When looked at even closer the viewer realises the barrel of the gun the boy is holding to his head is in fact a television remote representing the fact that in this film it is believed the boy wants to be a soldier because of inspiration from violent tv shows and video games. The subtle image not only represents this aspect of the film, but could arguably be a message to society that these images we are exposed to could have a negative effect on children of young ages, especially those used in video games and tv shows.

The poster Lo Siento designed cleverly creates an eye catching image that grabs the viewers’ attention, making them want to see the film because of its bold shocking image used to represent the message of the film. The ad is successful in communicating what the film is about with the viewer as well as sending a subtle message that could reflect on our society.

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Images from – http://www.losiento.net/entry/i-want-to-be-a-soldier

Infographics

Information graphics often known simply as infographics are graphic visual representations of information or data intended to present information quickly and clearly to the viewer. The process of creating infographics is sometimes referred to as data visualization, information design and information architecture.

Infographics are all over, we see them in newspapers displaying the weather, on social media sites such as Facebook and twitter and on the maps of the London underground, they surround us and allow important information to be communicated with the public at a speed appropriate to the surroundings in a way everyone can understand.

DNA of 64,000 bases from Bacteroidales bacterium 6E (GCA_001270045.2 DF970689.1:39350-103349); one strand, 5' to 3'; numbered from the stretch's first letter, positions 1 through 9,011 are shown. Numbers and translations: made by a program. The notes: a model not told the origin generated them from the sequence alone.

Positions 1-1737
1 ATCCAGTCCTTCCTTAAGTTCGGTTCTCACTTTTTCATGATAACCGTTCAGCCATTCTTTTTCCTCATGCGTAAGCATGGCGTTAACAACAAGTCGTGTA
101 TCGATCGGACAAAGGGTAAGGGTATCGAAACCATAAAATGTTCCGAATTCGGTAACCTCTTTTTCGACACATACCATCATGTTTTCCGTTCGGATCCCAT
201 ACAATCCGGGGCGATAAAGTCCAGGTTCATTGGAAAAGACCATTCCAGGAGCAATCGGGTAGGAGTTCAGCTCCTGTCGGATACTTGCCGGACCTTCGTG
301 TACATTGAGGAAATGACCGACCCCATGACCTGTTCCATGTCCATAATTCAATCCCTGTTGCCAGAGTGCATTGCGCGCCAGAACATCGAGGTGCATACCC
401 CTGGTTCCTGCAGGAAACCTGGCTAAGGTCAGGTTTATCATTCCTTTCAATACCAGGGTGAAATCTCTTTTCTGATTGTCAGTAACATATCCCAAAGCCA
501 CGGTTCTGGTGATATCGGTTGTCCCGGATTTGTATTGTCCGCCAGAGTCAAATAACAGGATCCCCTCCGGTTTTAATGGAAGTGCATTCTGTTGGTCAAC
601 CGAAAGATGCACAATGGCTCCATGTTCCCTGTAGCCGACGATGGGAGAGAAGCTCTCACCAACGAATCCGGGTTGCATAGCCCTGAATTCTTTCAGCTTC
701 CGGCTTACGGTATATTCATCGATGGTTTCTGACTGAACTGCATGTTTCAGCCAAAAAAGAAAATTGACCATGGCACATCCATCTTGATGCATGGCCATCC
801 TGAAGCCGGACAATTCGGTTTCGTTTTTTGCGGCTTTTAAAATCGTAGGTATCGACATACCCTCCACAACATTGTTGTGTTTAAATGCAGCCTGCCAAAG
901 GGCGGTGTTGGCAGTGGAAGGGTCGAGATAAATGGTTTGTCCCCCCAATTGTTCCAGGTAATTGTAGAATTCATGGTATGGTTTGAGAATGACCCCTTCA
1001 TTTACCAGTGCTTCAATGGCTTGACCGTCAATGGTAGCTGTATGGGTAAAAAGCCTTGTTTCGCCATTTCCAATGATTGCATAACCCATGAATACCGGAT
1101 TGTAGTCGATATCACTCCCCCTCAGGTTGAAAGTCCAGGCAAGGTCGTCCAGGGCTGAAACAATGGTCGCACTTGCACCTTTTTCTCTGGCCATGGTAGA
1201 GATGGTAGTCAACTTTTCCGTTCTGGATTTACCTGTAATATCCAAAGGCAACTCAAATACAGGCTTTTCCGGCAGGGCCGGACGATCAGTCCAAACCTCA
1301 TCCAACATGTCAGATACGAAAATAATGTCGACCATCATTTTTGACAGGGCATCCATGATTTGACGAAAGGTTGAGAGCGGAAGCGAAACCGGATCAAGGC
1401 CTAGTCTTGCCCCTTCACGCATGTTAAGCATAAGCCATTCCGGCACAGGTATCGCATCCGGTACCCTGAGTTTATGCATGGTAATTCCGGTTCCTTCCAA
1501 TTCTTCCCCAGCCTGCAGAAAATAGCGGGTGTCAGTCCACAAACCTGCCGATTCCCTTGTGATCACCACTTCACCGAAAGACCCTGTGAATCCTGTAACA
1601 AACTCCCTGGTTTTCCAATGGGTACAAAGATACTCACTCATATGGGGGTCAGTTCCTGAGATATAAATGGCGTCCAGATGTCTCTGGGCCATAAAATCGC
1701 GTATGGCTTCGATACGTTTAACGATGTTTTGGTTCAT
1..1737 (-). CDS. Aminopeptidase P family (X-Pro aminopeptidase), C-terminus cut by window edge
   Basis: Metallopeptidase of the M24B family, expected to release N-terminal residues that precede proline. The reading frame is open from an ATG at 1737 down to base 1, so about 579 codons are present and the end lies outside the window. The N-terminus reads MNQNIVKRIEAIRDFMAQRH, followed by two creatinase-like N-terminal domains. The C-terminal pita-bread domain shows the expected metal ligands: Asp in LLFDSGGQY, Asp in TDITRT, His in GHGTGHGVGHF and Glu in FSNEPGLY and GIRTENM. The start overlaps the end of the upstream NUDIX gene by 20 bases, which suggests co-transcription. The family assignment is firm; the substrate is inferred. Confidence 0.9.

William Playfair born in 1759 referred to as ‘’The Birth of Infographics” in Simon Rodgers’ book ‘Facts are sacred’ (Page 12, Facts are sacred – Simon Rodgers published 2013 by Faber and Faber Limited) invented four types of diagrams: in 1786 he invented the line graph and bar chart and in 1801 the pie chart and circle graph.  Playfair argues that charts communicated better than tables of data. Playfair’s work is well respected as being the beginning of visually communicating data in this way, the charts he invented have clearly influenced the successful infographics we see everywhere today as many of his charts and graphs are used, and have shaped the way some information is recorded.

Simon Rodgers refers to infographics as data journalism in his book ‘Facts are sacred’. Rodgers   explains to the reader that the way we show information has changed, not too long ago facts, statistics and figures were only shown in very expensive books, now everyone can access facts in various different formats from their own smartphone. The way we present information has developed appropriate to the times, while we know access most information from out laptops and phones, information therefore has to be compatible in a way that infographics are. Infographics heavily been designed from computers while published in newspapers, magazines and posters can also be accessed and displayed on the internet for the public to view at any time.